Douglas Walton’s Contributions in Education.Chrysi Rapanta - 2022 - Informal Logic 42 (3):139-170.
    Douglas Walton, perhaps the most prolific author in Argumentation theory, has been of a great influence in the fields of Informal logic, Artificial intelligence, and Law. His contributions in the field of educational research, in particular in the field of argumentation and education, are less known. This review paper aims at shedding light on those aspects of Walton’s theory that have received educational researchers’ attention thus far, as well identifying existing lacks of consideration and open paths for future research.
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  17.  2
    On the Kisceral Mode of Argumentation.Christopher Tindale - 2022 - Informal Logic 42 (3):603-621.
    Of the different modes that characterize Michael Gilbert’s multi-modal theory of argumentation, the kisceral is in many ways the most challenging to understand and employ. It appears to bypass the processes of reason that have dominated accounts in the Western tradition, diverting us toward the private worlds of hunches and gut reactions. This paper explores the nature of kisceral arguments, comparing them to the way intuition operates in William James’ examination of mystical experience. Having provided an account of kisceral arguments (...)
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  18.  3
    Identifying Linked and Convergent Argument Structures.Shiyang Yu & Frank Zenker - 2022 - Informal Logic 42 (3):363-387.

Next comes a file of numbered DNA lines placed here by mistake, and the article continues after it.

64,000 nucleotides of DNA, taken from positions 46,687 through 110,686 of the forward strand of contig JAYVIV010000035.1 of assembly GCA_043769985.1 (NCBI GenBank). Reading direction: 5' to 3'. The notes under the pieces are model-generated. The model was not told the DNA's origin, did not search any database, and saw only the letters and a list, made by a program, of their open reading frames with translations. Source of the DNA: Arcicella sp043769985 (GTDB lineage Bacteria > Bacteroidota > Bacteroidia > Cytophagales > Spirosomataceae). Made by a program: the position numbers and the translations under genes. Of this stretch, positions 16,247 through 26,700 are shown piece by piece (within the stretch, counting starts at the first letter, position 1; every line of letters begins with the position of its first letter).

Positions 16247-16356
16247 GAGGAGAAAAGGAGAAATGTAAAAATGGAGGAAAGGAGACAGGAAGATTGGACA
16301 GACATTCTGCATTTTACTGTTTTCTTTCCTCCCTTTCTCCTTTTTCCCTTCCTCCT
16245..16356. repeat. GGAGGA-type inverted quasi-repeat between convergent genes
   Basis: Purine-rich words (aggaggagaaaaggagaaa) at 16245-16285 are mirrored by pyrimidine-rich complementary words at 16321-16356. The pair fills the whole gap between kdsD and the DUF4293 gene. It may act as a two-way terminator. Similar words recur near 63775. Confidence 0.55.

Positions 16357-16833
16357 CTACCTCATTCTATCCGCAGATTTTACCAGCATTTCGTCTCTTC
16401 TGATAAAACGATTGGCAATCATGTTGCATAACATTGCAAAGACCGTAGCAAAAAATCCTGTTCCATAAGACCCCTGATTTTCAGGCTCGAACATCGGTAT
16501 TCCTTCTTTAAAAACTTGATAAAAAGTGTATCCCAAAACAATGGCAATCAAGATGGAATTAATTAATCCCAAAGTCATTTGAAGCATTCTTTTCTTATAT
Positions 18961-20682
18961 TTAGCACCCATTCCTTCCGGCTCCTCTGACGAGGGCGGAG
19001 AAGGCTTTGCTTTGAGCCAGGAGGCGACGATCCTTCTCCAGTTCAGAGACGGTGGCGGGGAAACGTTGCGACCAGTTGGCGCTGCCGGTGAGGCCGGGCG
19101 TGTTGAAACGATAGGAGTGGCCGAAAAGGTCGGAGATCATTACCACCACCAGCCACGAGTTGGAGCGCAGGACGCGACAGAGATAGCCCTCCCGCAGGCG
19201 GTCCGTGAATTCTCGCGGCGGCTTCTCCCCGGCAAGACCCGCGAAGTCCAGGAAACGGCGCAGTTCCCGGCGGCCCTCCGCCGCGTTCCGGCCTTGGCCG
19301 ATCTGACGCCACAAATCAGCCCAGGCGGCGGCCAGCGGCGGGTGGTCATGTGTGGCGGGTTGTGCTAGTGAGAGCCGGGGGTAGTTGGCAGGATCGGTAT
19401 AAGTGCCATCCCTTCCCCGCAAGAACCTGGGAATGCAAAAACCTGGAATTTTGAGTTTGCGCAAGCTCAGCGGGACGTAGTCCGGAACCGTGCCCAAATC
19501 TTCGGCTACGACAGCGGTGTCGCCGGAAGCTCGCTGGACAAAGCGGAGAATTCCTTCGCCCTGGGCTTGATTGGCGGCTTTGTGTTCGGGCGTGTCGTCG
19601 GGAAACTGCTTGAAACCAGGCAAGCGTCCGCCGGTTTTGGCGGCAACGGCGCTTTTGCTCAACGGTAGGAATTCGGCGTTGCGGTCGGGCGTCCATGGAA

To analyze the argument structure, the linked vs convergent distinction is crucial. In applying this distinction, argumentation scholars test for variations of argument strength under premise revision. A relevance-based test assesses whether an argument’s premises are individually relevant to its conclusion, while a support-based test assesses whether premises support the conclusion independently. Both criteria presuppose that evaluating an argument’s strength is methodologically prior to identifying its structure. Yet, if ‘argument structure’ is a concept of analysis, then a structural analysis would (...)
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  19.  3
    A Modal Criterion for Epistemic Argumentation.Job de Grefte - 2022 - Informal Logic 42 (2):389-415.
    In this paper, I spell out and argue for a new epistemic theory of argumentation. Contrary to extant views, this theory is compatible with a pluralistic framework on argumentation, where the norms governing argumentation depend on the aim with which we engage in the practice. A domain of specifically epistemic argumentation is singled out, and I argue based on recent findings in modal epistemology that this domain is governed by the modal norm of safety; where a belief is safe just (...)
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  20.  4
    Argumentative Hyperbole as Fallacy.A. J. Kreider - 2022 - Informal Logic 42 (2):417-437.
    In typical critical thinking texts, hyperbole is presented as being largely “argumentationally innocent” - it’s primary role being to express emotion of to bring desired emphases to a particular point. This discounts its prevalent use in argumentation, as it is also used as a device to persuade, and in particular, to persuade an interlocutor that they should take or support a course of action. When it is so used, the exaggerated claims would, if true, provide greater support for the conclusion. (...)